If you need a dummy then maybe you shouldn't start one or that horse does indeed have an undiagnosed issue. I've broken hundreds of horses with my husband and there were 2 that had issues physically that needed addressing.

Re read the posts in which it has gone wrong leaving horses with issues for life. All any youngster being started is looking for is a bit of confidence. They don't get that from a dummy.

Again starting horses is a skill. Yet most owners want this to be the cheapest part of owning a horse so they can spend all their money showing and riding with big names. It's such a thankless job as well as people don't get it. Do right by the horse and get someone who isn't afraid to ride the horse.

Terri
 

Spotsrock

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Personal opinion but terrible idea. Do thorough groundwork and get on. Dummy won't sit or move like a rider and would terrify my older experienced horses.
 

kerilli

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PLEASE PLEASE PLEASE DON'T DO IT.

I was lent one years ago for a very flighty homebred horse who I'd sat on a lot of times but he never relaxed and always felt very dangerous.
I tried lungeing him in it, he bolted. got away from me (i tried to hang on) and went through 3 sets of post and rails before going flat out up the drive.
Amazingly, as he hit the fence as he ran along, the girth strap snapped and it fell off. If it hadn't, I'm positive he'd have killed himself.
Because, unlike a rider it COULD NOT fall off, he was stuck with it.
I had my vet out to check him over, and explained what had happened, said it was my fault, I should have got him used to it in the stable first... he replied that another client had done that recently, the horse had gone ballistic and broken its neck against the wall.
DON'T DO IT. Please.
 

amandap

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PLEASE PLEASE PLEASE DON'T DO IT.
I agree. I also think that two is too young. She is a baby and immature both physically and mentally. Horses in racing might get backed at two but it doesn't mean all tb's or horses in general should or need to be backed at such a young age. If she is 'flighty' she needs time and sensitive work to get slowly used to stuff so she is calm and everything is 'just another day at the office'. Imo backing a 'flighty' young horse is bound to lead to problems if you feel under pressure to get it done and it is rushed especially when the horse isn't settled generally!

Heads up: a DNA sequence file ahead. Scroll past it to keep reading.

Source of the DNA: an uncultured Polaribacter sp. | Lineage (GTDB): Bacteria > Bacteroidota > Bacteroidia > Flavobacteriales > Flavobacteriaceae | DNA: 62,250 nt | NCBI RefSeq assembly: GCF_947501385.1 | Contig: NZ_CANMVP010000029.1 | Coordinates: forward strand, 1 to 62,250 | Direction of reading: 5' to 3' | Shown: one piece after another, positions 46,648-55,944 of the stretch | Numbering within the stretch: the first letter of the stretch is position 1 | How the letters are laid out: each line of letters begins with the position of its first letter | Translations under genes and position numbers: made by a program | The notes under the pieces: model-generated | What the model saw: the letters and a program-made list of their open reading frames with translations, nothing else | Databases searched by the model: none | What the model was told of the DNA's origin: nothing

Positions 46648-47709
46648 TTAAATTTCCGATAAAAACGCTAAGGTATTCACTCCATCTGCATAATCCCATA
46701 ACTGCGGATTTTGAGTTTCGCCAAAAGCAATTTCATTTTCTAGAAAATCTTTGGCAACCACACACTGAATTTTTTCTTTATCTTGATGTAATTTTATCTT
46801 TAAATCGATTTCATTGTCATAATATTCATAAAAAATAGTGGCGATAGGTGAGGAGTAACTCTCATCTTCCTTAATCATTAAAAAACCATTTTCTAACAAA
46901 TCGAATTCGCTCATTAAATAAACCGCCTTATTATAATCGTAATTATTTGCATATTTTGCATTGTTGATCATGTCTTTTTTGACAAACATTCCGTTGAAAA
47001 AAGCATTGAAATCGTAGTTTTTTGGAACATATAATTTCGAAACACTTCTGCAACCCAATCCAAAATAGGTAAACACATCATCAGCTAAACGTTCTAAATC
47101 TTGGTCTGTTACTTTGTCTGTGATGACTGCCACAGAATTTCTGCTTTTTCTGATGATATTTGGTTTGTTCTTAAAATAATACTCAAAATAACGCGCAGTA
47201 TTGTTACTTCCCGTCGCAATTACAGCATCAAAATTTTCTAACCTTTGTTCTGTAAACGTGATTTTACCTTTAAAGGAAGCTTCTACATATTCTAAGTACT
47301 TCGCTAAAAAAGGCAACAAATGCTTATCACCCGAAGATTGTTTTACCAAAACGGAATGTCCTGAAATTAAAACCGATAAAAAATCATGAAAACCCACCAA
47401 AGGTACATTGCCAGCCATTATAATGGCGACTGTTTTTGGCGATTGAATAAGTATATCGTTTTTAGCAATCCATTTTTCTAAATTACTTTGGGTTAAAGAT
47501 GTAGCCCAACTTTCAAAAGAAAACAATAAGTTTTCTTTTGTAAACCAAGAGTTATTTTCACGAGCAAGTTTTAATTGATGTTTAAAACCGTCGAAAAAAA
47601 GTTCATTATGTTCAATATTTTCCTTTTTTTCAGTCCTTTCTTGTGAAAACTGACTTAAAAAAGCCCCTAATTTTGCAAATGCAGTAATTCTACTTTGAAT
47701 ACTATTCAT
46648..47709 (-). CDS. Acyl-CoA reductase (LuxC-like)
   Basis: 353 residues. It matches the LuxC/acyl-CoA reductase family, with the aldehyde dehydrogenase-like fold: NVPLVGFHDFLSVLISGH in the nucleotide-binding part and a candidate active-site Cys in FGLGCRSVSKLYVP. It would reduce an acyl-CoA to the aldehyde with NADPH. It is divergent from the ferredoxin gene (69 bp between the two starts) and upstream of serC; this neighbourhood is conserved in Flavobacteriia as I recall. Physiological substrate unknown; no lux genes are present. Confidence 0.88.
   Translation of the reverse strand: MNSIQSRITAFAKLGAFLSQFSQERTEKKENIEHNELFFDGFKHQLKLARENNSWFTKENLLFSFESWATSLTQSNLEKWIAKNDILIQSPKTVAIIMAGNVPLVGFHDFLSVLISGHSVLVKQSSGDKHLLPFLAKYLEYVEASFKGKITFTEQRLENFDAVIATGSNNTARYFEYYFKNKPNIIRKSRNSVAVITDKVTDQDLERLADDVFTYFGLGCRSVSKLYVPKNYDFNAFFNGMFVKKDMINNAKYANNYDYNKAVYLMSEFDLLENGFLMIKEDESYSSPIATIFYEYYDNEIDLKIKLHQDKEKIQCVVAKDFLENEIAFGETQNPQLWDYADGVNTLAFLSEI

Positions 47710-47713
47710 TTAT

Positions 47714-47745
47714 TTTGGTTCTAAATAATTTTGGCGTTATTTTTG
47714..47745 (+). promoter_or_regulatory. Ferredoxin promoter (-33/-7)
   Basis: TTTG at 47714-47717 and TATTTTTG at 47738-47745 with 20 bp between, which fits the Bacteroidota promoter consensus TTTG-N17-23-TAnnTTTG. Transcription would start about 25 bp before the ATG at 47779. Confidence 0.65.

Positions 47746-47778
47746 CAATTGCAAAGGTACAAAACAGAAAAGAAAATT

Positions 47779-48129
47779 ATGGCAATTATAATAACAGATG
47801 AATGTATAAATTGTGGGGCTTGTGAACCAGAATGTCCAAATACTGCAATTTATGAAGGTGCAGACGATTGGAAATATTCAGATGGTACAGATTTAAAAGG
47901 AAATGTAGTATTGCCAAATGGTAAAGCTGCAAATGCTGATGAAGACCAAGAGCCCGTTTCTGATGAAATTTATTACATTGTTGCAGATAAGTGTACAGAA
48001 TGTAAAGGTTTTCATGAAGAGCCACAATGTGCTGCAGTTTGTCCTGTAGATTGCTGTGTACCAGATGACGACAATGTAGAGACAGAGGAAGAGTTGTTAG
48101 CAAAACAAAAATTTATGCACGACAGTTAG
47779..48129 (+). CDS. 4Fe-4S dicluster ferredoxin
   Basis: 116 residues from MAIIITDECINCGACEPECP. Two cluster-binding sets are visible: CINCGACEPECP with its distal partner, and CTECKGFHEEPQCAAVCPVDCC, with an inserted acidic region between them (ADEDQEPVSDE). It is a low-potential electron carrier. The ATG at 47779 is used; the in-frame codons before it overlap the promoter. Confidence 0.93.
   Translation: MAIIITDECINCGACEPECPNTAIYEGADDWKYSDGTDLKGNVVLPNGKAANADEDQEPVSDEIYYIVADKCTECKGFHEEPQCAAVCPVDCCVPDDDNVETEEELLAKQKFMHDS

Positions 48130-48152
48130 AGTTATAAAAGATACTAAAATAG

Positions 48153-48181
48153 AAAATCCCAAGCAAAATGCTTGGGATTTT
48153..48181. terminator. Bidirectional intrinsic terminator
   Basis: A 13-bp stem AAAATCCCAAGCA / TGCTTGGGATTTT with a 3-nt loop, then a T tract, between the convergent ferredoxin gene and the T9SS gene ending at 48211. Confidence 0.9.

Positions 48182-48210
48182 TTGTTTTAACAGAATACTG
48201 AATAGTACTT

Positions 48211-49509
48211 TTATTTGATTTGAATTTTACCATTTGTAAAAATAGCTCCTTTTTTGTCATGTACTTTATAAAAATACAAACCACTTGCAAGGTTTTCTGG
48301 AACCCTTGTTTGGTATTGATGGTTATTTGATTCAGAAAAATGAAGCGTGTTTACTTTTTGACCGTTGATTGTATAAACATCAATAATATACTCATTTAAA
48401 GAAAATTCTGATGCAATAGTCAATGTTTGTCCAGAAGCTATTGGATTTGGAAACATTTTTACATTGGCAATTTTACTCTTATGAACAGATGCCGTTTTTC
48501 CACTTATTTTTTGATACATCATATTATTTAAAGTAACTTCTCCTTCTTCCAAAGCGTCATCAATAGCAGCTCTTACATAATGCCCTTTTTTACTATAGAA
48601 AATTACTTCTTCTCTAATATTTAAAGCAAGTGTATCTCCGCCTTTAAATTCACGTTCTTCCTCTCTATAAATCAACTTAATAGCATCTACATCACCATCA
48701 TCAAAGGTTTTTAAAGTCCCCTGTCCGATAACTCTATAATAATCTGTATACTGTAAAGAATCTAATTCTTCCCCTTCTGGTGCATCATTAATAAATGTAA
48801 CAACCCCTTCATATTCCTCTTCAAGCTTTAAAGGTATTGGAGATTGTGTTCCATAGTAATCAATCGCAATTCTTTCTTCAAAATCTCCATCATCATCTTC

misterjinglejay

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A friend of mine had a very flighty, almost dangerous connie gelding; she went to a NH demo, and they put a dummy on him - he was scared witless, and was even worse afterwards. In theory it makes sense, but in practice, I'm not so sure.
Also, what's the rush?
 

Fools Motto

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Don't panic, that was yesterdays conversation at work, today plans have changed. The filly will stay as she is for another month or so, then go off to a pro (ready for racing). We are all too old (and me too fat!!) to back the babies now.
So, ho hum, thanks for everyone's input into this topic. I, personally have never needed a dummy rider, but I have known about others who have. I, also have never heard of so many stories of it going wrong, so thats a huge eye opener. Thanks again.
 

monkeybum13

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PLEASE PLEASE PLEASE DON'T DO IT.

I was lent one years ago for a very flighty homebred horse who I'd sat on a lot of times but he never relaxed and always felt very dangerous.
I tried lungeing him in it, he bolted. got away from me (i tried to hang on) and went through 3 sets of post and rails before going flat out up the drive.
Amazingly, as he hit the fence as he ran along, the girth strap snapped and it fell off. If it hadn't, I'm positive he'd have killed himself.
Because, unlike a rider it COULD NOT fall off, he was stuck with it.
I had my vet out to check him over, and explained what had happened, said it was my fault, I should have got him used to it in the stable first... he replied that another client had done that recently, the horse had gone ballistic and broken its neck against the wall.
DON'T DO IT. Please.
This is exactly what I thought may happen to some horses when I read the title.

Kerilli, did you manage to back the horse after this and how did he turn out?